Sacramento seems to be covered in art these days. Sacramento Fashion Week was no exception.
Dressed-to-impressed spectators swarmed the historic industrial space of Sacramento’s Railyards for the 11th annual exposition of local garment designers’ unbridled creativity. Fashion designers, photographers, models and hair and makeup artists collaborated to create inspired visual stories that encouraged their audience with aspirational, yet accessible, wearable art. Proceeds from Sac Fashion Week were dedicated to Wind Youth Services this year, which is an organization that provides assistance to youth experiencing homelessness.
Working with local higher education institutions to develop talent, Sac Fashion Week is a platform that allows local aspiring designers to gain real-world experience in being a part of a large-scale fashion event.
Says Scatha G. Allison, designer of the gothic glamour line Miss Velvet Cream, humbly, “I am very particular about the models I work with … and I spend time with the models, as we collectively create the vision from idea to reality. The models are the diamonds of the collection—they make the work shine bright, so they need to feel the story and see the idea of the entire collection, as well as understanding their own part in it. For the SACFW show, all of my models were absolutely amazing. They were unique and receptive, they listened and connected as a whole to the vision.”
Lace, sheer, paisley, floral and flowy forms were thematic in Friday night’s Spring/Summer Showcase. The color palette was dominated by red, white, black and midnight blue. On Saturday night, the Fall/Winter Showcase was a mix of mustard, black, white, burgundy and gold. Eshonna Trice, Hagen Valencia and Thimoleon Rodriguez were among the designers that unveiled their hard work at the Railyards. Here, Hagen Valencia’s collection, comprised of male ensembles, was juxtaposed with Eshonna Trice and Thimoleon Rodriguez’s gender-bending, hardcore, romantic, ‘70s-inspired and sheer pieces. Models stormed down the runway with swishes of mesh, sways of form-hugging fabric, sleek hair and unflinching game faces.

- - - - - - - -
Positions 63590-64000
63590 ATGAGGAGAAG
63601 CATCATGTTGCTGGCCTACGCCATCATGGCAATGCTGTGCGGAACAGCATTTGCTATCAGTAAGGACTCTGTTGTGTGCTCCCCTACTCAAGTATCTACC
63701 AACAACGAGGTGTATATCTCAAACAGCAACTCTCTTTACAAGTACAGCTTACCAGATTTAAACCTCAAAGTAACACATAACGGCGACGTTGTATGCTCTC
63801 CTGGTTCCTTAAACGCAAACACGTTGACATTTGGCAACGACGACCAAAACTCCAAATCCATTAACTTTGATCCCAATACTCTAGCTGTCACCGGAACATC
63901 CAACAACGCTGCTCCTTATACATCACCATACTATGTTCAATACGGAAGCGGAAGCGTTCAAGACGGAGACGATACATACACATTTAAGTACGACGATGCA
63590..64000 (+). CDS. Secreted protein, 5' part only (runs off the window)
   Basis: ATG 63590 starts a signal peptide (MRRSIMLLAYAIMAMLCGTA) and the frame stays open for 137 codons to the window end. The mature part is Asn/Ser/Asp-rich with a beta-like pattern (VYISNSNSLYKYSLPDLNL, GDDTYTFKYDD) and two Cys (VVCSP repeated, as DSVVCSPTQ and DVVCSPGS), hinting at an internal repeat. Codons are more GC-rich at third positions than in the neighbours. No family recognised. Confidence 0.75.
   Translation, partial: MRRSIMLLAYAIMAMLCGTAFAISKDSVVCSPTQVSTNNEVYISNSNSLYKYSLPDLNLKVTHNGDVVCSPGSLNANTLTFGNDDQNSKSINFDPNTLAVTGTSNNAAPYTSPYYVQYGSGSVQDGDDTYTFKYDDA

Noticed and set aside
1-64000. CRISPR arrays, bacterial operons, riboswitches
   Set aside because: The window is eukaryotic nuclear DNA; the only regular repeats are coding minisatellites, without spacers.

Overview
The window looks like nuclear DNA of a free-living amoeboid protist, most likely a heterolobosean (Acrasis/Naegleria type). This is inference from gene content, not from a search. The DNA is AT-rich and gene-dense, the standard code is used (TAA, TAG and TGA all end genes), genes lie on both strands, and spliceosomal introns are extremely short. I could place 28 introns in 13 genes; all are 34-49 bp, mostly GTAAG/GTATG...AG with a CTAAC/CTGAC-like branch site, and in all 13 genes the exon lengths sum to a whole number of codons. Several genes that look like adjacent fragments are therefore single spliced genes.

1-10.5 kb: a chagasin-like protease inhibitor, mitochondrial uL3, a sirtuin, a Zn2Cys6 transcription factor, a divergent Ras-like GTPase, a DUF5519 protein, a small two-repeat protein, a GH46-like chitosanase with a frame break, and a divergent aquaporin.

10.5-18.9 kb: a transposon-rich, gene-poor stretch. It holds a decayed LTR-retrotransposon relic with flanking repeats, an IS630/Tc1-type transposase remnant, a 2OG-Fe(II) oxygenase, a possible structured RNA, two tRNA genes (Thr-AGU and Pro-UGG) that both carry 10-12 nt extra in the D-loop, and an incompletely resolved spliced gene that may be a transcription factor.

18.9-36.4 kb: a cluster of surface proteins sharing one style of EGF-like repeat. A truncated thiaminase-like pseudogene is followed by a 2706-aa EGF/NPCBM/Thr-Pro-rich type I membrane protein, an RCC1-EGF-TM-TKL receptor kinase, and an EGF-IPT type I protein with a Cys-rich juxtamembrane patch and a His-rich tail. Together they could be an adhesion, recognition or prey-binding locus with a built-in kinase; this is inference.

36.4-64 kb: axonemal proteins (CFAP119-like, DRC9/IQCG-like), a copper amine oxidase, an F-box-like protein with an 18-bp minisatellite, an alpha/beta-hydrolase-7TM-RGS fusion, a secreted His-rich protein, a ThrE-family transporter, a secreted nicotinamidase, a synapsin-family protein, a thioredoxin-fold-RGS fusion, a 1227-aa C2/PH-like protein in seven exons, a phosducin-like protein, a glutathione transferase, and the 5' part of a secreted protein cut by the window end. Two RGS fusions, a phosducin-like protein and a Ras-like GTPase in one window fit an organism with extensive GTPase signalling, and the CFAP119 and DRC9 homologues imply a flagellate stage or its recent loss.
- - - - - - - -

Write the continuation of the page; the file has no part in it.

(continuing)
Friday night’s zeitgeist Spring/Summer Showcase was followed by Saturday night’s forward-thinking Fall/Winter Showcase, but the whole week was lit with events at various locations, including a Launch and Boutique Showcase at Masonic Temple, Fashion Forum at the Art Institute of California, Model Bootcamp at Barbizon Modeling School, Emerging Next Showcase at Old Sacramento’s Holiday Inn, and Fashion on Film, hosted by Beatnik Studios. Fashion on Film blended movie magic with live fashion, and featured designers such as LOVE by Janelle Cardenas, De Lore/Yummy Honey, Christy Jahleah Jalou and Lataiya Gohlar. At Emerging Showcase, designers included Tatiana Gomeniuk, Oxana Artemencova, Janette Goss, Rong Ben, Manlin Song, Ceceil Lee and Lacey Taylor.
Saphaktra Touch was born in Cambodia and came to the United States when she was 6 years old. Her Saloeut Spring Collection was inspired by vintage Hollywood glamor. “Sacramento Fashion Week 2017 was my first fashion show as a designer,” she said. “It turned out to be a large scale project that required extensive planning, timely execution and many late hours sewing to create 15 gowns.” For her first rodeo, Saphaktra Touch brought thoughtful execution and creativity to the table, in spite of the atmosphere of last-minute chaos, and somehow evoked a flowy, carefree feeling with her audience.
“Backstage was the place where all elements came together, some just moments before the show; models, makeup and gowns,” she went on to say. “Five minutes before runway, I was still making some final adjustments to get everything just right. It was an intense experience, but rewarding at the end as well.” As the models confidently stepped onto the runway, you’d never know the chaos from which they’d just emerged backstage.
The rewards of hard, creative work, can be endlessly fruitful. Of her design process, Allison said, “Sometimes, an idea takes so much more time to be constructed than it appears in a sketch. The pattern and shape of pieces around the body, the ruffles, the layers and fabrics coming together, the ornamentation, appliqués and details, some of which are not evident until you look closer—all of these take time and attention. However, when a piece comes together, I can feel it, and it is a uniquely satisfying moment … This is the nature of the creative process.”
Sacramento, you so artsy.